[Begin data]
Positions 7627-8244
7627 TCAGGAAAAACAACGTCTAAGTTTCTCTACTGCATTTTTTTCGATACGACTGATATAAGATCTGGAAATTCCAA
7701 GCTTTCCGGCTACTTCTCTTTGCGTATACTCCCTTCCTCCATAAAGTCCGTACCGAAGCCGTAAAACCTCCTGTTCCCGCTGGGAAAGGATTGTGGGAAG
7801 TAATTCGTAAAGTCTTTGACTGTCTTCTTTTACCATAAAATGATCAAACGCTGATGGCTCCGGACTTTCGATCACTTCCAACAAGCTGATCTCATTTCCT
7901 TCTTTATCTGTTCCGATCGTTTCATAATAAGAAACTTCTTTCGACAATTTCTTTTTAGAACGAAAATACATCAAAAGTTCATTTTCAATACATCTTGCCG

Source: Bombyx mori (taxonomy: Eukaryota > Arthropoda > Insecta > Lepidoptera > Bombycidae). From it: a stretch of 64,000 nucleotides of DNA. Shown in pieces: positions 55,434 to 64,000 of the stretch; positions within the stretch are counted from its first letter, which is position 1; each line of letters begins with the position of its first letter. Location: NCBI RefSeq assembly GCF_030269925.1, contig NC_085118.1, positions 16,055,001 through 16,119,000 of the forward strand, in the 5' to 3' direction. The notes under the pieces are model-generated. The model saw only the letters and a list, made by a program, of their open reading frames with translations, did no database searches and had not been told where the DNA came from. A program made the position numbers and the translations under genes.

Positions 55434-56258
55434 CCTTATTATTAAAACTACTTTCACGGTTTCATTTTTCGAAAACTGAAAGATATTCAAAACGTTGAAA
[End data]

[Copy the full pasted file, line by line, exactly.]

Positions 7627-8244
7627 TCAGGAAAAACAACGTCTAAGTTTCTCTACTGCATTTTTTTCGATACGACTGATATAAGATCTGGAAATTCCAA
7701 GCTTTCCGGCTACTTCTCTTTGCGTATACTCCCTTCCTCCATAAAGTCCGTACCGAAGCCGTAAAACCTCCTGTTCCCGCTGGGAAAGGATTGTGGGAAG
7801 TAATTCGTAAAGTCTTTGACTGTCTTCTTTTACCATAAAATGATCAAACGCTGATGGCTCCGGACTTTCGATCACTTCCAACAAGCTGATCTCATTTCCT
7901 TCTTTATCTGTTCCGATCGTTTCATAATAAGAAACTTCTTTCGACAATTTCTTTTTAGAACGAAAATACATCAAAAGTTCATTTTCAATACATCTTGCCG

Source: Bombyx mori (taxonomy: Eukaryota > Arthropoda > Insecta > Lepidoptera > Bombycidae). From it: a stretch of 64,000 nucleotides of DNA. Shown in pieces: positions 55,434 to 64,000 of the stretch; positions within the stretch are counted from its first letter, which is position 1; each line of letters begins with the position of its first letter. Location: NCBI RefSeq assembly GCF_030269925.1, contig NC_085118.1, positions 16,055,001 through 16,119,000 of the forward strand, in the 5' to 3' direction. The notes under the pieces are model-generated. The model saw only the letters and a list, made by a program, of their open reading frames with translations, did no database searches and had not been told where the DNA came from. A program made the position numbers and the translations under genes.

Positions 55434-56258
55434 CCTTATTATTAAAACTACTTTCACGGTTTCATTTTTCGAAAACTGAAAGATATTCAAAACGTTGAAA